Deal on exchange of territory could pave way for settlement between Belgrade and Pristina
A US-backed land-swap plan to redraw the borders of Kosovo is facing a growing chorus of criticism inside the republic, in the wider region and internationally.
The Kosovan president, Hashim Thai, and his Serbian counterpart, Aleksandar Vui, have suggested an exchange of territory could be part of a deal that would pave the way for a final settlement between Belgrade and Pristina.
Kosovo broke from Serbia in 1999, and declared its independence in 2008, which Belgrade has never recognised. Vui and Thai have met regularly under the auspices of the EUs foreign policy chief, Federica Mogherini, to hammer out a deal that could put Kosovo on the path to a seat at the UN and improve EU accession prospects for both countries.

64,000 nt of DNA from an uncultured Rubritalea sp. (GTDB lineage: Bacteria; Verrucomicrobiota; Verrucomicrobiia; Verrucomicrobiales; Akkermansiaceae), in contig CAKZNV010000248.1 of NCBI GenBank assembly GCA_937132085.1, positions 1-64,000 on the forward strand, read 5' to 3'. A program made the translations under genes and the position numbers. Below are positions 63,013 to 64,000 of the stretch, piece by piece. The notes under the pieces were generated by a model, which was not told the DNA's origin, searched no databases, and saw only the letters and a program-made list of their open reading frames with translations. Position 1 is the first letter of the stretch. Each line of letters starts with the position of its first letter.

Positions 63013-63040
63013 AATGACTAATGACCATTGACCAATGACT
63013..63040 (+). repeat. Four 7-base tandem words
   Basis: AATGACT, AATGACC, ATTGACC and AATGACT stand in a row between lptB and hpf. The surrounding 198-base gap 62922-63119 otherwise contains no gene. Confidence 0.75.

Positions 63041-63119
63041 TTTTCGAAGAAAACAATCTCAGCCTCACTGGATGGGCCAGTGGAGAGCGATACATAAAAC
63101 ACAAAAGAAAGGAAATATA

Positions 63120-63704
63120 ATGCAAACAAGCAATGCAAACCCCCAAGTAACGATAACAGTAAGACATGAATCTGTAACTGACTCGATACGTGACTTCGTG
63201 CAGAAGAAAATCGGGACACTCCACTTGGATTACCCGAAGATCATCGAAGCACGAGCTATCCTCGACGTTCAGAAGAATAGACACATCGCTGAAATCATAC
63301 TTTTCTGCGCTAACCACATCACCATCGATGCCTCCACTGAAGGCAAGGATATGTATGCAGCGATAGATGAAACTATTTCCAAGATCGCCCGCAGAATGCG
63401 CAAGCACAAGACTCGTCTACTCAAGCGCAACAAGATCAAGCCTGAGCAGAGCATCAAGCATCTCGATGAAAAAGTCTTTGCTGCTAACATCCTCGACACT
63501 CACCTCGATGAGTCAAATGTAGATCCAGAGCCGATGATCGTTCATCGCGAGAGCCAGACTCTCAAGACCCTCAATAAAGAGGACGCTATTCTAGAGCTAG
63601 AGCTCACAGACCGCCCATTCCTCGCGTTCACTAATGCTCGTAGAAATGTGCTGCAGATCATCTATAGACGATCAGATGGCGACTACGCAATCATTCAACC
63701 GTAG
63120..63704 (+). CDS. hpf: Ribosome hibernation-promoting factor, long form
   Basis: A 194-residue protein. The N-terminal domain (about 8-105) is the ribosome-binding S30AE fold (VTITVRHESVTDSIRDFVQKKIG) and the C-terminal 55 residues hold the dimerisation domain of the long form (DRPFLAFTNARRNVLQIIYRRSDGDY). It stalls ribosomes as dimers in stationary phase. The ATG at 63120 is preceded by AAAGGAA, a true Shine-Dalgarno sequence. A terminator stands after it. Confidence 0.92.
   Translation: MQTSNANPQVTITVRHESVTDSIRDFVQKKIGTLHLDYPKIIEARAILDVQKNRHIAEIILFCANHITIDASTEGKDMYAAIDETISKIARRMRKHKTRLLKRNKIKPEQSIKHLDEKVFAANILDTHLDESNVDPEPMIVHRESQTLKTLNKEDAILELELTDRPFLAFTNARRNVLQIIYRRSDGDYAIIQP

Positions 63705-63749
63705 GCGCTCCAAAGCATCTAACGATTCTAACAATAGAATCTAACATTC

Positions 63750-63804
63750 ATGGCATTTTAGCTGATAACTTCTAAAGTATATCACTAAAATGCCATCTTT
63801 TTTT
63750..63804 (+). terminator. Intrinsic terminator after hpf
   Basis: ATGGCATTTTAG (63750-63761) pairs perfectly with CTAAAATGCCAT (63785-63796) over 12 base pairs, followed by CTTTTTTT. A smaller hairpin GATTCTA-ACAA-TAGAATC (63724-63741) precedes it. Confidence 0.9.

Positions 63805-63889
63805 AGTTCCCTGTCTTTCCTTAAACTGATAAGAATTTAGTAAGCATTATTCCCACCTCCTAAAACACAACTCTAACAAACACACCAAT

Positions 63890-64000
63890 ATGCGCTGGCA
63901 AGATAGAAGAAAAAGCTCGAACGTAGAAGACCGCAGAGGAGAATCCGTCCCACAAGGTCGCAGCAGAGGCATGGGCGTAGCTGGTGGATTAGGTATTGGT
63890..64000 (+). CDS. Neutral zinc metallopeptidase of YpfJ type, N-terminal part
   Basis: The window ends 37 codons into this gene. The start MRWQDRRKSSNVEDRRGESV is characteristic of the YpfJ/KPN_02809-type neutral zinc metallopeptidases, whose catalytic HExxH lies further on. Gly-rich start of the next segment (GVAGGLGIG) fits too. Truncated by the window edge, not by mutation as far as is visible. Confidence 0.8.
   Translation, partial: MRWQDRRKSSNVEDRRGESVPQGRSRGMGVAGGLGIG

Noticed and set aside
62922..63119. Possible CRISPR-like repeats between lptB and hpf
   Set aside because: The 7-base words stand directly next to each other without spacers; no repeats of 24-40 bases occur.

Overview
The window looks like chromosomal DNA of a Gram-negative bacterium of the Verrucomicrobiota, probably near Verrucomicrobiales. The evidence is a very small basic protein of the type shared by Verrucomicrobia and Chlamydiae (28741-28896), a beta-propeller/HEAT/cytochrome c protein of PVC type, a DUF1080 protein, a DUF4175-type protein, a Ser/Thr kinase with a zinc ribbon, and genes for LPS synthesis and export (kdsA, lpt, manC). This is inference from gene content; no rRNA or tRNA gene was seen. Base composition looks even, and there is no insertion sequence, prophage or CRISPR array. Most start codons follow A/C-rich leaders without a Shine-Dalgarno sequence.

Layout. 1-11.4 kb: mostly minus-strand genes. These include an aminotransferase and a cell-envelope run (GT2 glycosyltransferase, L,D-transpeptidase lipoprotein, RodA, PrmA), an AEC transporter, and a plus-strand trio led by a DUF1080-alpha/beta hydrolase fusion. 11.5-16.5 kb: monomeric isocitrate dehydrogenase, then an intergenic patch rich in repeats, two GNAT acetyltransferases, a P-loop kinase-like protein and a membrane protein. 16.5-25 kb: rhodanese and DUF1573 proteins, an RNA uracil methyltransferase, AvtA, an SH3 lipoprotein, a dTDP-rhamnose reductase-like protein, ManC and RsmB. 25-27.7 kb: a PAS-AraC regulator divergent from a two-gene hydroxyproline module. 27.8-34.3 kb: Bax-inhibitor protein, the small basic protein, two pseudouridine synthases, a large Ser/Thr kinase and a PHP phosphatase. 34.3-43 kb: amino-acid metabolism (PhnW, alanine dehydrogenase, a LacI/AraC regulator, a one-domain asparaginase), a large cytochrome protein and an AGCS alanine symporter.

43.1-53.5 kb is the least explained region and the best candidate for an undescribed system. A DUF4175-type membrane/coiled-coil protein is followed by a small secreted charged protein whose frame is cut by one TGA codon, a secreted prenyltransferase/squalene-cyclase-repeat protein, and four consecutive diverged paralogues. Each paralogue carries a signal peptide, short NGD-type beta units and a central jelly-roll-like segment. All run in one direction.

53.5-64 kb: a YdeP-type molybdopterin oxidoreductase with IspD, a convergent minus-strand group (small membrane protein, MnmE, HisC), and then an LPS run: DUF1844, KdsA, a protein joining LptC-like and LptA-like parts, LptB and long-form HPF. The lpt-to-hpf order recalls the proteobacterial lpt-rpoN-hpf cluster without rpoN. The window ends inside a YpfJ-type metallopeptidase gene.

While neither Vui nor Thai has made the detail of their plans public yet, both acknowledged at a discussion forum in Austria last weekend that border changes were under consideration. A swap would probably involve exchanging territory in southern Serbia, predominantly populated by ethnic Albanians, for part of northern Kosovo with a largely ethnic Serbian population.
The US administration recently gave a boost to the plans when the national security adviser, John Bolton, said Washington would not stand in the way if Belgrade and Pristina reached a deal, reversing a long-held US policy that further border changes in the Balkans are undesirable.
According to two sources familiar with Trump administrations thinking, the new policy is no red lines but no blank cheques, meaning the US is willing to look at any solution, including border changes, but will not necessarily endorse it in the end. Some EU officials have hinted they may also be willing to back a deal that involves border changes.
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